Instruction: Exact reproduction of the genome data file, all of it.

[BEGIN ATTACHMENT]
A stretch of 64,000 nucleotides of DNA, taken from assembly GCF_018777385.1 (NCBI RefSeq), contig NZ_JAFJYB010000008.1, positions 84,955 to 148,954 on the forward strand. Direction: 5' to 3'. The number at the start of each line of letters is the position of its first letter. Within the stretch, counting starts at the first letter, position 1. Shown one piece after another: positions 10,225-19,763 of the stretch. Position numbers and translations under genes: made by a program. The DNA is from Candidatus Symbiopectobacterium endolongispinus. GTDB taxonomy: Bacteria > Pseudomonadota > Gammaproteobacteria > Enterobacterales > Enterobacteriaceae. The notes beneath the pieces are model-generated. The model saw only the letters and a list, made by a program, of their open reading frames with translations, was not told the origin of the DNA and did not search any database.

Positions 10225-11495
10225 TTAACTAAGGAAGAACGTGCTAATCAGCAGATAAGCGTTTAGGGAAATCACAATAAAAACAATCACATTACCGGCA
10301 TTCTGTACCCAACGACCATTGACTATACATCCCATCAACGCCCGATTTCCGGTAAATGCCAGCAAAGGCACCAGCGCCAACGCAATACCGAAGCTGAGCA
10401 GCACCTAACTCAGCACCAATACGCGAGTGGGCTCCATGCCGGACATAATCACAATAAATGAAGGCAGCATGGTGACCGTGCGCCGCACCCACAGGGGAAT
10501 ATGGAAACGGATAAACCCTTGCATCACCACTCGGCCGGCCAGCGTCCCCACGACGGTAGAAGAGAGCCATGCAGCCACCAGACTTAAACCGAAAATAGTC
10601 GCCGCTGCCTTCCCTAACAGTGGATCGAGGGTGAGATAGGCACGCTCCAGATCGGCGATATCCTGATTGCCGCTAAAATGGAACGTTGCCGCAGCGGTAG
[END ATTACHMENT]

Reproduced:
A stretch of 64,000 nucleotides of DNA, taken from assembly GCF_018777385.1 (NCBI RefSeq), contig NZ_JAFJYB010000008.1, positions 84,955 to 148,954 on the forward strand. Direction: 5' to 3'. The number at the start of each line of letters is the position of its first letter. Within the stretch, counting starts at the first letter, position 1. Shown one piece after another: positions 10,225-19,763 of the stretch. Position numbers and translations under genes: made by a program. The DNA is from Candidatus Symbiopectobacterium endolongispinus. GTDB taxonomy: Bacteria > Pseudomonadota > Gammaproteobacteria > Enterobacterales > Enterobacteriaceae. The notes beneath the pieces are model-generated. The model saw only the letters and a list, made by a program, of their open reading frames with translations, was not told the origin of the DNA and did not search any database.

Positions 10225-11495
10225 TTAACTAAGGAAGAACGTGCTAATCAGCAGATAAGCGTTTAGGGAAATCACAATAAAAACAATCACATTACCGGCA
10301 TTCTGTACCCAACGACCATTGACTATACATCCCATCAACGCCCGATTTCCGGTAAATGCCAGCAAAGGCACCAGCGCCAACGCAATACCGAAGCTGAGCA
10401 GCACCTAACTCAGCACCAATACGCGAGTGGGCTCCATGCCGGACATAATCACAATAAATGAAGGCAGCATGGTGACCGTGCGCCGCACCCACAGGGGAAT
10501 ATGGAAACGGATAAACCCTTGCATCACCACTCGGCCGGCCAGCGTCCCCACGACGGTAGAAGAGAGCCATGCAGCCACCAGACTTAAACCGAAAATAGTC
10601 GCCGCTGCCTTCCCTAACAGTGGATCGAGGGTGAGATAGGCACGCTCCAGATCGGCGATATCCTGATTGCCGCTAAAATGGAACGTTGCCGCAGCGGTAG